The mango supplies in the US are currently coming from Mexico, the season having started in January and running through September. Gary Clevenger of Freska Produce explains: “The season starts in southern Mexico and ends in Northern Mexico. It started right on time this year, and the volumes are coming out of the central region of Mexico right now.”
Good weather and quality
The season so far has been going well, says Clevenger. “The weather has been cooperating with growing mangos this year, and we’ve had very good quality on the fruit with no real issues.” The mango production is spread out throughout Mexico, which helps keep the supplies and quality steady. “The nice thing about Mexican mangos is that issues in one region never affect all regions. You may have a weather event in one area, but rarely does it affect all the regions,” Clevenger explains.
Freska is currently working with Tommy Atkins, Kent, and Ataulfo varieties, and they have been seeing good demand. “The market has been very good, with strong demand and pricing falling between the $5-$7 range,” Clevenger says. Even with the pandemic, Freska has been seeing normal movement on the mangoes. “There have been a few volume fluctuations due to extra precautions and social distancing in the packing houses, but for the most part things have been normal.”
The mango sector fortunately hasn’t experienced too many effects from the temporary shutting down of foodservice. “The foodservice business is a growing category for the mangos, but it didn’t affect us as much as some other products in the industry,” Clevenger says.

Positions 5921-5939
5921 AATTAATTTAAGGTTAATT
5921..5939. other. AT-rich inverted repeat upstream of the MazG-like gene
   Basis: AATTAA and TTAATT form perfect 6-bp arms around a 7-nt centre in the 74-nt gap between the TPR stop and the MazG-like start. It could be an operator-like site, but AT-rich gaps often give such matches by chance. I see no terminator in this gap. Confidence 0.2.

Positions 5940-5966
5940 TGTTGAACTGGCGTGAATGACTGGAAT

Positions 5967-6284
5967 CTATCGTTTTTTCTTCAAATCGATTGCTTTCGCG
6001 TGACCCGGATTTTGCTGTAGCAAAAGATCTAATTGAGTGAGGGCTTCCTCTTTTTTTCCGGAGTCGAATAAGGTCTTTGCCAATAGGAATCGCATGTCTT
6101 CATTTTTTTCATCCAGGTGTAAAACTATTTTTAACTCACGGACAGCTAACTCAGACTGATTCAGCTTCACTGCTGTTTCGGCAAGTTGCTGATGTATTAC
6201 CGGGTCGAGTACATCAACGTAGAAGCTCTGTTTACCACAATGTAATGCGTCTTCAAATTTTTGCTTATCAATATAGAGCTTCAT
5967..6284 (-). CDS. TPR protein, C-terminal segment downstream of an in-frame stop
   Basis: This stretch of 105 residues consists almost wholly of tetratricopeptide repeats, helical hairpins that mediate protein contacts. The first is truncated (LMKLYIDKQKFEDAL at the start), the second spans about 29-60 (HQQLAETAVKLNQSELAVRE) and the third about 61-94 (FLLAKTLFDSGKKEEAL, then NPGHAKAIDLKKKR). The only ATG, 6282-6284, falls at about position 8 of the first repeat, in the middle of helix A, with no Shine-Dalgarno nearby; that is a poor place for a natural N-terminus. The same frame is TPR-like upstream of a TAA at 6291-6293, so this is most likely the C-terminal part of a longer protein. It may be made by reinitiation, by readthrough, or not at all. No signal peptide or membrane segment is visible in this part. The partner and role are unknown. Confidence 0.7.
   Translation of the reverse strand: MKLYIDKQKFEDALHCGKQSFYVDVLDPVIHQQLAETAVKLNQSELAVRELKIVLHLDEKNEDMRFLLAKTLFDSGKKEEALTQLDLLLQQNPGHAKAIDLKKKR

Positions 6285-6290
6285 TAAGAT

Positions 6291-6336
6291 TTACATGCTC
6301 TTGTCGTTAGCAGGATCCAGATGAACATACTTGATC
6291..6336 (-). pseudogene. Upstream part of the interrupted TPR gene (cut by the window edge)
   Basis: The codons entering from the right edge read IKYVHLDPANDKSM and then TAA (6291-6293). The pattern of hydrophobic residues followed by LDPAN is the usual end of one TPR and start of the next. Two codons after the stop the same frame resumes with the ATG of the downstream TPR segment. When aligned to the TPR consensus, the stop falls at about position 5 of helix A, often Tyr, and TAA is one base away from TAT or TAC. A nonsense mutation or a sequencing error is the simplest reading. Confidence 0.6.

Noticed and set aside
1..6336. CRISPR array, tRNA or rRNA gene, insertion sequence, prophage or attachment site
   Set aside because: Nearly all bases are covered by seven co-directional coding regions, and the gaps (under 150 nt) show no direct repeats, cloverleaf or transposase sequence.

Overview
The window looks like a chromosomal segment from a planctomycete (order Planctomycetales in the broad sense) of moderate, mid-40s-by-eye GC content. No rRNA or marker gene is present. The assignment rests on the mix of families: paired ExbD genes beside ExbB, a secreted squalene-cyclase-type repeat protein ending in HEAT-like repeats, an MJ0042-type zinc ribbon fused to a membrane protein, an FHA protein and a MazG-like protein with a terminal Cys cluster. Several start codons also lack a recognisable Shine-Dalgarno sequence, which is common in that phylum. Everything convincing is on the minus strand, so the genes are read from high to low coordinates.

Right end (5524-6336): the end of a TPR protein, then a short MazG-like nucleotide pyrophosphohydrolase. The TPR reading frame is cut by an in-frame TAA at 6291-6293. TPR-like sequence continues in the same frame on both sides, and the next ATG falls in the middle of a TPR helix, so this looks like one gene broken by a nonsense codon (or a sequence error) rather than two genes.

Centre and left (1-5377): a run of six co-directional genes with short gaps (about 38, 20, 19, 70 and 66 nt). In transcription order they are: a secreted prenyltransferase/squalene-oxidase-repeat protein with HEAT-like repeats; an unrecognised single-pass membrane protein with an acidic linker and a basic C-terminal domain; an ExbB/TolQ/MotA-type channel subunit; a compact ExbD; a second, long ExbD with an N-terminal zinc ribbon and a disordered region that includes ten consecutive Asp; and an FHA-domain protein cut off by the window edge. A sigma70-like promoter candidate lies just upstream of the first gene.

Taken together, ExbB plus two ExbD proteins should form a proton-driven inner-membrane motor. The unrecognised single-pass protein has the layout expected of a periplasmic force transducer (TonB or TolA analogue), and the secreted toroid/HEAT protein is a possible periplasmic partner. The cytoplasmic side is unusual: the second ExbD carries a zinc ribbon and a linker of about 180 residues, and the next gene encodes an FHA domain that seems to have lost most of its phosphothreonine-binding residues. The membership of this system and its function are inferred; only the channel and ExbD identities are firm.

Growth expected for the mango sector
While the general demand has been strong, the organic demand has seen tremendous growth over the years, Clevenger shares. “We have seen sales almost doubling year over year,” he says, adding: “We also continue to see processed as a growing category for the mangos, and overall the entire mango category has been growing. We expect it to grow even more in the coming years and for mangos really become mainstream in the produce aisle. Mangos are a growing commodity here in the US with the per capita consumptions growing year over year.”
“As of recent some of the volumes coming out of Mexico have been a bit off, but we expect things to get back to normal here very soon, and we’re expecting to have normal volumes for summer promotions,” Clevenger concludes.